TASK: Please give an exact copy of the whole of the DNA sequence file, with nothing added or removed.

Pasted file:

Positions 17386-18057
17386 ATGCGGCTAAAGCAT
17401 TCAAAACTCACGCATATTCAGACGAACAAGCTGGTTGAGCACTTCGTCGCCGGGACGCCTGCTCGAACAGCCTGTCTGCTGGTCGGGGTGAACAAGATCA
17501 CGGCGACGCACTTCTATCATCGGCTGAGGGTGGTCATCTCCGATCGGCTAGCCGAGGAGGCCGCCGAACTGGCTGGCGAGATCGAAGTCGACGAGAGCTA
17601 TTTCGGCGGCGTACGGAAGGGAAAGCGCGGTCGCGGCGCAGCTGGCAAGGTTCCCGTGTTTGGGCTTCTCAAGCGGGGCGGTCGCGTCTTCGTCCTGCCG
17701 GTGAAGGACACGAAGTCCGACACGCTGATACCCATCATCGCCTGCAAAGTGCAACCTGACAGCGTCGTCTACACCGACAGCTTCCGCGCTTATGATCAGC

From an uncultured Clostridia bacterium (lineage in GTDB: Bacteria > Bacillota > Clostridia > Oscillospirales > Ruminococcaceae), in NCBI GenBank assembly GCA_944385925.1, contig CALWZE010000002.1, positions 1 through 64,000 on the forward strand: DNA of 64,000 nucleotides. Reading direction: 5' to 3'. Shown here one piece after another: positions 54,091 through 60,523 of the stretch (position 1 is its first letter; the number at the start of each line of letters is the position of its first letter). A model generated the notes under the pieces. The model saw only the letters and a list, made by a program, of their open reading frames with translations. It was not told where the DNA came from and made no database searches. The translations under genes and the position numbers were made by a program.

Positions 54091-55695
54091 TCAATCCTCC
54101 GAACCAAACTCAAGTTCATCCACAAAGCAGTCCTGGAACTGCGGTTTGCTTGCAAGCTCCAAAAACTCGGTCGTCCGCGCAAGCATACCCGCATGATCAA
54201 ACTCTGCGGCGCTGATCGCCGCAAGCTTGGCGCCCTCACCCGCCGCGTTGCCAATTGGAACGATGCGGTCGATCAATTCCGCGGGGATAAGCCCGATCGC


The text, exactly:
Positions 17386-18057
17386 ATGCGGCTAAAGCAT
17401 TCAAAACTCACGCATATTCAGACGAACAAGCTGGTTGAGCACTTCGTCGCCGGGACGCCTGCTCGAACAGCCTGTCTGCTGGTCGGGGTGAACAAGATCA
17501 CGGCGACGCACTTCTATCATCGGCTGAGGGTGGTCATCTCCGATCGGCTAGCCGAGGAGGCCGCCGAACTGGCTGGCGAGATCGAAGTCGACGAGAGCTA
17601 TTTCGGCGGCGTACGGAAGGGAAAGCGCGGTCGCGGCGCAGCTGGCAAGGTTCCCGTGTTTGGGCTTCTCAAGCGGGGCGGTCGCGTCTTCGTCCTGCCG
17701 GTGAAGGACACGAAGTCCGACACGCTGATACCCATCATCGCCTGCAAAGTGCAACCTGACAGCGTCGTCTACACCGACAGCTTCCGCGCTTATGATCAGC

From an uncultured Clostridia bacterium (lineage in GTDB: Bacteria > Bacillota > Clostridia > Oscillospirales > Ruminococcaceae), in NCBI GenBank assembly GCA_944385925.1, contig CALWZE010000002.1, positions 1 through 64,000 on the forward strand: DNA of 64,000 nucleotides. Reading direction: 5' to 3'. Shown here one piece after another: positions 54,091 through 60,523 of the stretch (position 1 is its first letter; the number at the start of each line of letters is the position of its first letter). A model generated the notes under the pieces. The model saw only the letters and a list, made by a program, of their open reading frames with translations. It was not told where the DNA came from and made no database searches. The translations under genes and the position numbers were made by a program.

Positions 54091-55695
54091 TCAATCCTCC
54101 GAACCAAACTCAAGTTCATCCACAAAGCAGTCCTGGAACTGCGGTTTGCTTGCAAGCTCCAAAAACTCGGTCGTCCGCGCAAGCATACCCGCATGATCAA
54201 ACTCTGCGGCGCTGATCGCCGCAAGCTTGGCGCCCTCACCCGCCGCGTTGCCAATTGGAACGATGCGGTCGATCAATTCCGCGGGGATAAGCCCGATCGC